- The Washington Times - Sunday, December 16, 2001

President Bush charged yesterday that Senate Democratic leaders will cost the economy 300,000 new jobs if they fail to pass economic stimulus legislation that includes the business investment incentives he has proposed.
"More than two months and more than 700,000 lost jobs ago, I proposed an economic security package to help workers who have been laid off and to take action to create jobs and promote long-term economic growth," the president said in his weekly radio address.
"The Senate has failed to act and more and more Americans have been thrown out of work," Mr. Bush said."The holidays are upon us, and time is running out."
The president cited a report, released yesterday by the White House Council of Economic Advisers, that estimates a bipartisan stimulus plan that he supports can save 300,000 jobs that would be lost if no action is taken.
Senate Majority Leader Tom Daschle, who last week was described as an "obstructionist" to economic recovery by Vice President Dick Cheney, voiced his concerns about the Bush plan.
"Democrats and Republicans have very different ideas about how to help the economy. We believe that any plan to help the economy must start by helping laid-off workers," said the South Dakota Democrat.
"But our Republican friends think the way to help the economy is to give billions of dollars in new tax cuts for wealthy individuals and profitable corporations in the hope that money will trickle down to working families."
Negotiations between congressional Republicans and Democrats resumed yesterday in an effort to find a compromise.
But Sen. Max Baucus, Montana Democrat and chairman of the Finance Committee, who met behind closed doors with House Ways and Means Committee Chairman Bill Thomas, California Republican, said sharp differences remain.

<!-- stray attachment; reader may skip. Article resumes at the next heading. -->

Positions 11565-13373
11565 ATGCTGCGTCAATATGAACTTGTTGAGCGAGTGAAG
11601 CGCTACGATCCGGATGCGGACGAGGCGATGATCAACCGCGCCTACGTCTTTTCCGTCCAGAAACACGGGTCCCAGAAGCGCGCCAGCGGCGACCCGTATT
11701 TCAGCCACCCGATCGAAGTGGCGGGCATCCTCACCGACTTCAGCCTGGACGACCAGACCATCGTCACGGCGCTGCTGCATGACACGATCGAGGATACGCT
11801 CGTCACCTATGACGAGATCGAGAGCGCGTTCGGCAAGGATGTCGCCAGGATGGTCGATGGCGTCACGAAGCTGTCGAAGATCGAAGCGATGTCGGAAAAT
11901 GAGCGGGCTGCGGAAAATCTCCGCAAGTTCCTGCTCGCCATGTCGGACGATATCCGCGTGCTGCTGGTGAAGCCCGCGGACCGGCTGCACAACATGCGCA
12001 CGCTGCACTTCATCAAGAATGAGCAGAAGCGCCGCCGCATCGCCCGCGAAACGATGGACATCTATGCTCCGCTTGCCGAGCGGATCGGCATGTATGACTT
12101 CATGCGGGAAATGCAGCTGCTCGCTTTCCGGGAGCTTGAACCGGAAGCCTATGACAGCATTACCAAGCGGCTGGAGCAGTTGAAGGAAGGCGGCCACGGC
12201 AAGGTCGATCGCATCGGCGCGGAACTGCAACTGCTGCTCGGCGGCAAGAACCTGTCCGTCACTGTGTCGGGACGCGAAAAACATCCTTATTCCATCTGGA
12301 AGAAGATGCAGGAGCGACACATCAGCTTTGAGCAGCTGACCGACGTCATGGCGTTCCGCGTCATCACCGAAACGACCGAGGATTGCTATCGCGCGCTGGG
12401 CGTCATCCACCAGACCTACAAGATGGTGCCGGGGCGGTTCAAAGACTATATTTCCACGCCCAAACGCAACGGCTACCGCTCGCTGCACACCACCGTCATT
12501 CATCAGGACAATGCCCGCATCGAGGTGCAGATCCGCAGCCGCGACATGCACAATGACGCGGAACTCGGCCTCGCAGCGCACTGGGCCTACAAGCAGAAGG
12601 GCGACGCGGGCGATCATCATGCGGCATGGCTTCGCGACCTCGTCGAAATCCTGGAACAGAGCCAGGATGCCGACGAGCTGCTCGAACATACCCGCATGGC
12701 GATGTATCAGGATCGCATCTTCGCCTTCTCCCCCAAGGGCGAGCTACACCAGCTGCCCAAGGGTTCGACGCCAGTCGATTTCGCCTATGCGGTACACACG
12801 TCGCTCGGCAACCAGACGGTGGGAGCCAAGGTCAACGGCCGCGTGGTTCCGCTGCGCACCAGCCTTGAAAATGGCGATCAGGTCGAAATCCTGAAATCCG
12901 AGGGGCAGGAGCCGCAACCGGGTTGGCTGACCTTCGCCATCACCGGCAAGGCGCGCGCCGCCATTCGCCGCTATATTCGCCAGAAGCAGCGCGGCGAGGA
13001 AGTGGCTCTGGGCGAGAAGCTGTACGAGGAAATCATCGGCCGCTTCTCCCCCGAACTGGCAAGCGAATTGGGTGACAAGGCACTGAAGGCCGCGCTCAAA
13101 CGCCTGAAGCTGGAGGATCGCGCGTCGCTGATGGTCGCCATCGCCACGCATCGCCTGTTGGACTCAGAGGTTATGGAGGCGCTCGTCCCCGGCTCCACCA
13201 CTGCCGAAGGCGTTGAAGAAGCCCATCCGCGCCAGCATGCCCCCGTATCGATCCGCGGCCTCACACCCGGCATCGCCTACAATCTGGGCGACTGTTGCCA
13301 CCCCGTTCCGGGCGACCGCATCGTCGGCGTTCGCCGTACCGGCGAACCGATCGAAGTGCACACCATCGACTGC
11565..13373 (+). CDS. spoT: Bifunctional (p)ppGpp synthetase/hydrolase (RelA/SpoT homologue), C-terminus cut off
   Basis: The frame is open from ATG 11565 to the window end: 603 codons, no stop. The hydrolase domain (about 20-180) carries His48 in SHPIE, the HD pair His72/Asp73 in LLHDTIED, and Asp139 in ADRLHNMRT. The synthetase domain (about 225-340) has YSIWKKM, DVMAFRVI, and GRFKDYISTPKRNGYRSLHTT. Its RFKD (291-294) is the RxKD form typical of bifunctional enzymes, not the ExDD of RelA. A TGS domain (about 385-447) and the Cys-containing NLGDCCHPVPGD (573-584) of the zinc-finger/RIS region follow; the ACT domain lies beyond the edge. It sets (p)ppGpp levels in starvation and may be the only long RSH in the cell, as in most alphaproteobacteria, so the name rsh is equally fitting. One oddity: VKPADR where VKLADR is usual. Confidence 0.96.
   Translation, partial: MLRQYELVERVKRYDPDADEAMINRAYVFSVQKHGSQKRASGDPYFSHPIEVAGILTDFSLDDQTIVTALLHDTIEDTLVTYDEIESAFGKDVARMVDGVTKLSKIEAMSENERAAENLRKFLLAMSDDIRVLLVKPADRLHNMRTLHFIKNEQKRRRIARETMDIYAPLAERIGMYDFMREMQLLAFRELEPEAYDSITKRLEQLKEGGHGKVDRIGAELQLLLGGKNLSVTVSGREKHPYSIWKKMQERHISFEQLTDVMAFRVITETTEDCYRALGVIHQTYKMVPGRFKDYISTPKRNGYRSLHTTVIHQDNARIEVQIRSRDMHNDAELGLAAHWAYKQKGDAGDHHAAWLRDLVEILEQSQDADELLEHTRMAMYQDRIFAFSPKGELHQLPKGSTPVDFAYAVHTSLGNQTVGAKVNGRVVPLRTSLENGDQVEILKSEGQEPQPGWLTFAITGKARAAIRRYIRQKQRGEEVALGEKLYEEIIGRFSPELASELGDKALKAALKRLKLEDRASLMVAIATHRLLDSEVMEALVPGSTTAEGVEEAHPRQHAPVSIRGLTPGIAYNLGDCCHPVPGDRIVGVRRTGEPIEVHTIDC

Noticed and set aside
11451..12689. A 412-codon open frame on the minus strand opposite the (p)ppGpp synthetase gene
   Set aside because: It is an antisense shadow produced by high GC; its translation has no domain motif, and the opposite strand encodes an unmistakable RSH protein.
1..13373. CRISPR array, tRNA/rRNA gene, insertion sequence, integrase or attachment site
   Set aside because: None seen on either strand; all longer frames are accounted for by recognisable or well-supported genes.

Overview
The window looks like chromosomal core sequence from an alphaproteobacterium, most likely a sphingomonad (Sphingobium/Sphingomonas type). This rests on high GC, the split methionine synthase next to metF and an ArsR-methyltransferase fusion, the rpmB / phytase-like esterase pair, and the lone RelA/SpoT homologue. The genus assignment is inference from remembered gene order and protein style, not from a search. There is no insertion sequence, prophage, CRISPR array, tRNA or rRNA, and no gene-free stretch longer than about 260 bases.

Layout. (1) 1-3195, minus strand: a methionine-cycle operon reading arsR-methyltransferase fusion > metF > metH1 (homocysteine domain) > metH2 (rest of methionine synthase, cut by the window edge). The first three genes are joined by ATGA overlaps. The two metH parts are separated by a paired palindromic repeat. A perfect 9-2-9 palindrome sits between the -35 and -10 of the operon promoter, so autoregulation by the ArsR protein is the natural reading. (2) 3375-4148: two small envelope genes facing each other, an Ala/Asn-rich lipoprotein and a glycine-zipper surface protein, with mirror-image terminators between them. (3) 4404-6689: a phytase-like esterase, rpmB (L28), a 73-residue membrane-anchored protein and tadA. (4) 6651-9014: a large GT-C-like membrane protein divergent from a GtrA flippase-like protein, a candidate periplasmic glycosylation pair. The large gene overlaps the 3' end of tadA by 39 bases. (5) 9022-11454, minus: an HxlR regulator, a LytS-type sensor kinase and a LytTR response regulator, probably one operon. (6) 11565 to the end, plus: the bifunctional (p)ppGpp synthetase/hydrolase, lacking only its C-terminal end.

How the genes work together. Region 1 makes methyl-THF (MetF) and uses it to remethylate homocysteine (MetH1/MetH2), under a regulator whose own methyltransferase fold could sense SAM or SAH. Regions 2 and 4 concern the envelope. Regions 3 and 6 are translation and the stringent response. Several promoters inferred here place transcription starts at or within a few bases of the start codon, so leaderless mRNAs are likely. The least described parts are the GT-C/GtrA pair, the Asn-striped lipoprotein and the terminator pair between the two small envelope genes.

"This is really hard because the lines are drawn so deeply by both sides," he said.
Negotiators said deep differences remained on Republican demands to rescind the corporate alternative minimum tax and accelerate individual rate cuts that were part of the 10-year, $1.35 trillion Bush tax cut enacted earlier this year and on Democratic demands to expand benefits for the unemployed and help laid-off workers pay for health insurance.
Mr. Bush has given up on seeking to repeal the corporative alternative minimum tax, a 15-year-old provision that requires that companies with large deductions and other write-offs to pay some federal income tax. But House Republicans say elimination of the tax is essential, so that companies can take advantage of other tax breaks.
Yesterday, Mr. Baucus put a new offer on the table that would retain the minimum tax, but would allow firms several incentives and tax credits not now permitted.
Many Democrats oppose accelerating any of the tax cuts in the Bush tax-relief package, saying it has already undermined the economy and made less money available to fight terrorism. Mr. Daschle last week offered an immediate reduction to 26 percent. Republicans said that was not enough.
White House Chief of Staff Andrew Card, interviewed yesterday on CNN's "Novak, Hunt & Shields," criticized Senate inaction.
"We are concerned that the House has taken action on so many important pieces of legislation this year, and yet the Senate has not: the stimulus package, number 1," said Mr. Card. He said the number of people who have lost their jobs since Mr. Bush called for an economic plan is actually closer to 800,000 than 700,000.
"The president would like to see this economy stimulated; now the Senate has got to act," the president's top adviser said.
Mr. Daschle, in his radio remarks, said, "Democrats are more than willing to compromise on every detail, as long as the final plan provides real help to families who need it."
He said the Democratic plan would add 13 extra weeks of unemployment benefits to the 26 now provided and would benefit all workers, including part timers and recent hires.
"Our plan also includes a modest $23-a-week increase to a parent who's out of work and counting pennies, that's a big help," he said.
Despite the gulf that now exists between the Republican and Democratic proposals, Mr. Daschle said, "I am confident we can bridge our differences just as we have on so many other important issues since September 11.
"We're fighting and winning a war against terrorism. Now is the time to recommit ourselves to fighting and beating this recession," he said.
This article is based in part on wire service reports.

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